Welcome to Friday’s Commandments for Writing for Videogames. I’m trying something different right now. I was supposed to discuss Commandment III – Thy Story hath Three-Dimensions, but let me stall on that for a week for two reasons. One, I won’t number the Commandments anymore until I’ve written a few and asked for your help in numbering them. Secondly, I want to discuss something I’ve seen when it comes to videogames and people who are interested in writing for them. I call this one:

Commandment – Thou Shalt Not Tell Me Thy Idea for a Videogame, for It is Like Telling Unto Me About Thy 15th Level Drow Archer/Assassin/Necromancer/Stripper Thou Playeth

Okay… friends, well-wishers, peers, and people I’m nominally acquainted with have told me about “their idea for a videogame.” So, if you’re one of these people, please take this as 25% tongue-in-cheek and 75% truth. No, not my tongue in your cheek, please close your mouth.

“I have an idea for a videogame,” you tell me all excited. The thing is… so does everyone else who has touched a videogame. Everyone involved in videogames has an idea for a videogame. Everyone. Every. One. Everyone. Every-fucking-one. Everyone. EVERYONE. Everyone. Ever. Everyone ever. Every-fucking-one ever. Everyone. Every and Everyone. EveryONE. Absolutely Everyone. Ever. Everyone. Everyone? Yes, Everyone. Everyone. EVERYone. Everyone Ever and Forever. Ev.Ery.One. Everyone. Ever. EVER!

Even me.

Now, maybe you don’t get what the big deal is. You probably equate it with going to a movie director and saying “I have a movie idea,” but it’s not the same thing. It’s more going to a movie director and saying “I have an idea for a camera angle.”

See, when people tell me they have an idea for a videogame, it usually means “I have a story that I want to write for videogames.” Only it’s just a story and there’s nothing there about what makes it a game. And no, saying “It’s about a fat man with jaundice who chases the ghosts of his own appetite as he navigates a maze of diet pills, and it’ll play just like Pac-Man!” doesn’t cut it either. Neither will space miners shooting rocks apart, a space commander blasting rows of perfectly aligned alien ships, or a plumber stalking his Ex who chose an ape over him.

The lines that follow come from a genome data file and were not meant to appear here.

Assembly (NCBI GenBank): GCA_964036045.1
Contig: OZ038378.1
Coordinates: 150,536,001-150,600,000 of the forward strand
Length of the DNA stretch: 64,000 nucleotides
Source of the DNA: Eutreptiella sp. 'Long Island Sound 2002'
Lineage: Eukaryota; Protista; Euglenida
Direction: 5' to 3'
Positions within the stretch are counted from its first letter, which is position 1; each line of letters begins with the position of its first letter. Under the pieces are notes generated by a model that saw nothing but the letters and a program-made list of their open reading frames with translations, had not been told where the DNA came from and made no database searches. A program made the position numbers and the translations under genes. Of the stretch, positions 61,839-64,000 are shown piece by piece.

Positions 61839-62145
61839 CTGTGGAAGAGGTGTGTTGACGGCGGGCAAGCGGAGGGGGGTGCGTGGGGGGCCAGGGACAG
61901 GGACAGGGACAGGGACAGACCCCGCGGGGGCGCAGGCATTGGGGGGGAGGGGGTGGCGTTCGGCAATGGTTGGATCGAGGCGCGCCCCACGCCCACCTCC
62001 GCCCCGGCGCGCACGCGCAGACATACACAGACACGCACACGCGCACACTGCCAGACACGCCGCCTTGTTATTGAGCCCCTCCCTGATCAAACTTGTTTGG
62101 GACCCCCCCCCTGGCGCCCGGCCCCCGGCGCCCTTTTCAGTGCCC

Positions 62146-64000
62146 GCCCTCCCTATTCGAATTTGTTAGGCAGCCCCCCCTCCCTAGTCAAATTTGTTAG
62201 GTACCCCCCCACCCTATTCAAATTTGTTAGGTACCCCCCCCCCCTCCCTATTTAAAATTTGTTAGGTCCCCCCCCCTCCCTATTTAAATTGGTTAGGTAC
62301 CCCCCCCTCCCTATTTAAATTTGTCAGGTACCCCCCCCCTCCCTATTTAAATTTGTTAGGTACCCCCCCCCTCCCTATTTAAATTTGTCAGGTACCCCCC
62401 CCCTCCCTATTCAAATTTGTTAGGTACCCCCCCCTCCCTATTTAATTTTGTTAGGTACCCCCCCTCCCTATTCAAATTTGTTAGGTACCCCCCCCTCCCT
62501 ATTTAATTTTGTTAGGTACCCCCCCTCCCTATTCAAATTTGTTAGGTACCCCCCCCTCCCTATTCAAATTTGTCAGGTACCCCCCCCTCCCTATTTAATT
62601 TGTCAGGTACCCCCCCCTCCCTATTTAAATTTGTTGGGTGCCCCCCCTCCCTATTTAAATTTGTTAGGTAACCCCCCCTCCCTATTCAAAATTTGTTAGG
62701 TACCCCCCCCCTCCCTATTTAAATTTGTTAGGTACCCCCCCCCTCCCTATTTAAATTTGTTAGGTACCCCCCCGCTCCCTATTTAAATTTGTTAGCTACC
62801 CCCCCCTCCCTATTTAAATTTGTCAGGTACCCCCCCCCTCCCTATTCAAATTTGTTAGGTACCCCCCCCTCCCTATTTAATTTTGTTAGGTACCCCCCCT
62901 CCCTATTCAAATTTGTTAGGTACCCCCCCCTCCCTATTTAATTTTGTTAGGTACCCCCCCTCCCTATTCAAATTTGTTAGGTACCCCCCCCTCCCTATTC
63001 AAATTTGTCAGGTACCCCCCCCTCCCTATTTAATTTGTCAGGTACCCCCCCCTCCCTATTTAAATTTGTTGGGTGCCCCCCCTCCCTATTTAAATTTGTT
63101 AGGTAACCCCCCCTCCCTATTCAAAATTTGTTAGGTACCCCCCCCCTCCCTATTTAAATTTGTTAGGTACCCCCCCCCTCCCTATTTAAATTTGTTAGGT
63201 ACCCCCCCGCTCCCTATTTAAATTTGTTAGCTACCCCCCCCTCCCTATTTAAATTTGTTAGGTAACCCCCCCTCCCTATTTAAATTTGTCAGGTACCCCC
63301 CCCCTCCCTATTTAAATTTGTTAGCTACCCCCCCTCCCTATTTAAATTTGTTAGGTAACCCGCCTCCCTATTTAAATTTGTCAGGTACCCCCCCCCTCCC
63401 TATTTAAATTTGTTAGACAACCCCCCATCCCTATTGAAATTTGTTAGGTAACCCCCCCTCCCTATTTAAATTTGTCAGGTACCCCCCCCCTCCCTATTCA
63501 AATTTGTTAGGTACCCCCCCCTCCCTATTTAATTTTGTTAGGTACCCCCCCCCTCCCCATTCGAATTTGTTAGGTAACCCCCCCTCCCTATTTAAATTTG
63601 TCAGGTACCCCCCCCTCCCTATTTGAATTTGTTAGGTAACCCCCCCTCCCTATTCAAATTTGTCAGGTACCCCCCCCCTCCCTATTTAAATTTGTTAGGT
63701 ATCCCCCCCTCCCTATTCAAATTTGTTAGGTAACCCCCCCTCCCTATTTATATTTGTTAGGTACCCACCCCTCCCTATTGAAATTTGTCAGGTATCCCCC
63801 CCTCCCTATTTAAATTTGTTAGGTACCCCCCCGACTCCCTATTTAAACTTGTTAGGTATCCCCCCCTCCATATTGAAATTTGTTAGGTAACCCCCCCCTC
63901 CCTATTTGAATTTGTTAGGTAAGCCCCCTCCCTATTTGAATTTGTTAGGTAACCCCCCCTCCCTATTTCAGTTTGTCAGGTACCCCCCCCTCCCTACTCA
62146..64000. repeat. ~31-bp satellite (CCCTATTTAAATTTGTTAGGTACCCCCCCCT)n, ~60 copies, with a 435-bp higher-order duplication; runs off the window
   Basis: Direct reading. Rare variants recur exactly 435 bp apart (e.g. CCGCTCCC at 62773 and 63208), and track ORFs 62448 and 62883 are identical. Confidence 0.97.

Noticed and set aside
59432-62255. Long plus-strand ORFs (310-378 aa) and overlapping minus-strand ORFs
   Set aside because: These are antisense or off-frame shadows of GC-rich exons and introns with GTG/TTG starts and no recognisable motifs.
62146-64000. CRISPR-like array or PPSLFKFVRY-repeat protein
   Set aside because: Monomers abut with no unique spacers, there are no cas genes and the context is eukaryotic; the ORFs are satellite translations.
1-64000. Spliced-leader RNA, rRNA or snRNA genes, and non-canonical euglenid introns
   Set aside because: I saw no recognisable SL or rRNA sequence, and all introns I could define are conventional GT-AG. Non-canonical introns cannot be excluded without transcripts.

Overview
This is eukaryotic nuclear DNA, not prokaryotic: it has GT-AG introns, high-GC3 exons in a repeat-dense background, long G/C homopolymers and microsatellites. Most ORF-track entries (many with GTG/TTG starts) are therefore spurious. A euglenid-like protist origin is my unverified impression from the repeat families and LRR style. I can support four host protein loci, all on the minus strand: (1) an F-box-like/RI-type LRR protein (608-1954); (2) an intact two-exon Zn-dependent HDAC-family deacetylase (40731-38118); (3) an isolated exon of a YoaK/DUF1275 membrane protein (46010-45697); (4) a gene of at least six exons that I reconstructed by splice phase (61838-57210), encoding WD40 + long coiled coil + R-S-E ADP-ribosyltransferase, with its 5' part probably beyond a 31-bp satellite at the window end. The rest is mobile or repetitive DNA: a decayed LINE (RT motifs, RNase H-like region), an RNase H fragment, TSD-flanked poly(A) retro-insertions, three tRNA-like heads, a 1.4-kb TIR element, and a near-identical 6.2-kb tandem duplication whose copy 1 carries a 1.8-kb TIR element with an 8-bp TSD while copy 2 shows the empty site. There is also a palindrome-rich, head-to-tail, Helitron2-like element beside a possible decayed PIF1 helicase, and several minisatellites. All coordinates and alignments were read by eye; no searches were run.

If you want companies to rally behind your idea, it can’t just be about story. It has to be about a mechanic that excites them, or a bit of unique technology driving that game. The industry doesn’t rally around story the way they rally around genres like, say, “puzzle platformer,” or around mechanics like “reversing time.” And with that, let’s look at the indie hit “Braid.” This 2D platformer uses watercolor backgrounds, beautiful music, and a melancholy story about love and loss to create a very unique and somber mood. But the game is sold on its mechanics, on its ability to spin time faster and slower to solve its brain-twisting puzzles. There were times I had to spend a night away from the game before the puzzle’s solution hit me. “LA Noire,” for its narrative focus, was about the facial capture technology to sell the interrogation of suspects to tell if they were lying or not. The “Fable” series used story and situations to show how your decisions had consequences, and an AI that reacted to those changes.

And that’s the hard, unfortunate truth. Yes, you may have a wonderful idea for a story, and maybe even a game to go with it, but only a privileged few are in a position to make the story they want to tell in games. And sadly, telling me your idea won’t work either, because I have ideas of my own to pitch and despite my position within companies, no ability to get my worlds published into game form. Or at least, not yet.

Next Week: Commandment – Thy Story hath Three-Dimensions (Take II)